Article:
The crucial question is what kind of a stain it is. Does it mean Paul judges people by their race and that one race is to be favored over another? Based on the rest of his life, particularly the last 15 years, you have to say no. It does suggest some other things, though, starting with the Kirchickian notion that libertarians just don’t care about this stuff. Politically it suggests tone-deafness and poor judgment.

The newsletters of 20 years ago were a pose. The Paul of today is who he says he is.

That’s not racism, but it’s not what most Americans look for in a president, either. Then again, Ron Paul is not going to be president. The reason to support him is not that he can win, but that the Republicans, who are America’s nationalist party, need to be reoriented away from war, executive power, deficit spending, money creation and debt toward a more peaceful, constitutional and financially sustainable vision — and the only person who has had any success in doing this is Ron Paul.

Wrote Sullivan: “I stand by all the things I wrote about Paul’s views, his refreshing candor, his happy temperament, his support for minorities, and his vital work to undo the war on drugs and the military-industrial complex. I don’t think he’s a racist; in fact, I think he’s one of the least racially aware politicians I’ve come across in a long while.”

And Shikha Dalmia: “I have never met Paul. But everyone I know who has likes him. They can’t believe that he is capable of harboring the kind of vile sentiments expressed in the newsletters. He seems just too mild and innocuous and decent and well meaning.”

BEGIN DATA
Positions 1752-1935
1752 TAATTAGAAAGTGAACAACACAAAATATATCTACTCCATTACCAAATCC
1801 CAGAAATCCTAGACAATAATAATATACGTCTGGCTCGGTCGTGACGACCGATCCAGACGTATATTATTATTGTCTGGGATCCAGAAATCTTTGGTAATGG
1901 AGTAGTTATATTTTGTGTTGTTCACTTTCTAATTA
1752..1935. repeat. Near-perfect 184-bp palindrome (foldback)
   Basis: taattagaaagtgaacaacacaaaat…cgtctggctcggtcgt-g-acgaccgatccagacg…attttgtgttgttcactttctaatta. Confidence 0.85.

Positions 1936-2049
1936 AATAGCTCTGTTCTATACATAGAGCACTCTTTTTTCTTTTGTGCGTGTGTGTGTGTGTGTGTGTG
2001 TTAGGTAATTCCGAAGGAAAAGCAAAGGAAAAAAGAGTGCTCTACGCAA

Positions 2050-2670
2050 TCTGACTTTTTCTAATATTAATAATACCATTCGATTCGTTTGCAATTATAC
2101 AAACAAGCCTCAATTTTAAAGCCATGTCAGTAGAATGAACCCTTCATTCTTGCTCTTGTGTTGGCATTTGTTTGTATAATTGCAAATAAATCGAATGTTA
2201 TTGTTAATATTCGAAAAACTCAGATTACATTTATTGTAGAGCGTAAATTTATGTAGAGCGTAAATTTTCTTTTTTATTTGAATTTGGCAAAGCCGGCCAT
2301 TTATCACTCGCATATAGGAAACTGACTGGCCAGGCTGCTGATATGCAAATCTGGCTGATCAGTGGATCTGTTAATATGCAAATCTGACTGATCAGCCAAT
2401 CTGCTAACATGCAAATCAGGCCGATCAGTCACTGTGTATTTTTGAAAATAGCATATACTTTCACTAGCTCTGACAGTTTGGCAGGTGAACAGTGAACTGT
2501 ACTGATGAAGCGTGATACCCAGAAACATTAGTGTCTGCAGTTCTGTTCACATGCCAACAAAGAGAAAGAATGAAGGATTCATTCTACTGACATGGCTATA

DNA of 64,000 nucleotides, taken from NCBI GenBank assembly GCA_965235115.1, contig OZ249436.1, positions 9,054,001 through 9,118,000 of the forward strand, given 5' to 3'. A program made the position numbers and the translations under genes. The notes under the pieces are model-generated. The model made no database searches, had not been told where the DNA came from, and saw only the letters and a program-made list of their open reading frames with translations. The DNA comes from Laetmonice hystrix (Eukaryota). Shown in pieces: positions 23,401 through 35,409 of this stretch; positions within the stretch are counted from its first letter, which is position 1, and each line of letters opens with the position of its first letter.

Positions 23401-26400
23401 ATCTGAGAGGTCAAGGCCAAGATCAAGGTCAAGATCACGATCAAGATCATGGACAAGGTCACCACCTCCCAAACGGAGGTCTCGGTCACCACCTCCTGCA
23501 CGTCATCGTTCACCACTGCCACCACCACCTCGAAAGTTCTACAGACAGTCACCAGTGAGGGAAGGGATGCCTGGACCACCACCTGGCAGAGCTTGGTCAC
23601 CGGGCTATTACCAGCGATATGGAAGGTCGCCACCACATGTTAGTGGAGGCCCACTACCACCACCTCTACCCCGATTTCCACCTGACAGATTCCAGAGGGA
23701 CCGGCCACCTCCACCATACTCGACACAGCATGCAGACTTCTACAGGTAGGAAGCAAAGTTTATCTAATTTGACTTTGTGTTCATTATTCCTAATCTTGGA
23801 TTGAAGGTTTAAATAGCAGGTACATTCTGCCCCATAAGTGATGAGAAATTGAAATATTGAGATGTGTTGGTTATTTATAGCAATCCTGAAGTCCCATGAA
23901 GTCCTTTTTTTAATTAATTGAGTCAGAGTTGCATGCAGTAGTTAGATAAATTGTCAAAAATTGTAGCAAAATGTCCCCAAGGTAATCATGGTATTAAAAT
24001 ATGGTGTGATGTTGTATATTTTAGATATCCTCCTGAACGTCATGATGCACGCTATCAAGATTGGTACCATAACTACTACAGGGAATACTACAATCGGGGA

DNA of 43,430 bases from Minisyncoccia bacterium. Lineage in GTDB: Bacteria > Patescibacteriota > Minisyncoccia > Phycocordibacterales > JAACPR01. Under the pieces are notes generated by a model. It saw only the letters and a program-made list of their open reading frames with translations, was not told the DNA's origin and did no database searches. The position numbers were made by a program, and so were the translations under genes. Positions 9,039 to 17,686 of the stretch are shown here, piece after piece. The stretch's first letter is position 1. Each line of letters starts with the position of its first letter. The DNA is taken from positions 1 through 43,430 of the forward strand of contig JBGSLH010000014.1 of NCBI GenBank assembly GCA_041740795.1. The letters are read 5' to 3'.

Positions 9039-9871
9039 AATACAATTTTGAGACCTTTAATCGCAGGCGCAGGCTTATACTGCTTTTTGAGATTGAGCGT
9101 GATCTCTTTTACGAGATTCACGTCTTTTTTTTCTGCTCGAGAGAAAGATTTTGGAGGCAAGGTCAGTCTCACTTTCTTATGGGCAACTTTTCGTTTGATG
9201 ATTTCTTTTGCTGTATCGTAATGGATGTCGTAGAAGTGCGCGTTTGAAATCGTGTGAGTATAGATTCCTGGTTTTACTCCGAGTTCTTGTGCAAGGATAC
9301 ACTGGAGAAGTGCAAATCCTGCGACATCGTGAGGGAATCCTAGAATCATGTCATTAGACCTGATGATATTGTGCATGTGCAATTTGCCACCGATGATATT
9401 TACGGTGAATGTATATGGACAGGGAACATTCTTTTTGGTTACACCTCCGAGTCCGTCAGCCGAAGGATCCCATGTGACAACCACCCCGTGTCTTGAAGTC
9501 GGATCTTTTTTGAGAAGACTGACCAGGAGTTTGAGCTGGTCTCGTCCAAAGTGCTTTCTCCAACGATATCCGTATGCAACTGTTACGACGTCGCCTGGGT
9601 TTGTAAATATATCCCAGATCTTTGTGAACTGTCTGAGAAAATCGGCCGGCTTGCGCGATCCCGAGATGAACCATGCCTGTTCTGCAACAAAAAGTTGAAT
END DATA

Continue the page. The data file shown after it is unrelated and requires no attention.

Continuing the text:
He does. Maybe it’s a pose, but I don’t think so. I think the newsletters of 20 years ago were a pose. The Paul of today is who he says he is.

That he has racked up 21.5% of Republican caucus votes after challenging some of the ruling ideas of the party, means he has achieved something, and not only for himself, and not only for 2012.




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Rousing the Rubes

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Sarah Palin interested me during the 2008 U.S. presidential election, for two reasons.

First, she occasionally seemed to embody the “West coast” style of libertarian political philosophy, based more on practical life experience than on academic training.

Second, her flashes of libertarianism seemed in tension with her claims of evangelical religious faith.

Either of these matters could have made her a compelling public figure. I hoped that she’d bring the first into mainstream political consciousness and offer some resolution to the second. But things didn’t work out that way. Quickly, Palin’s public figure had more to do with persona than philosophy.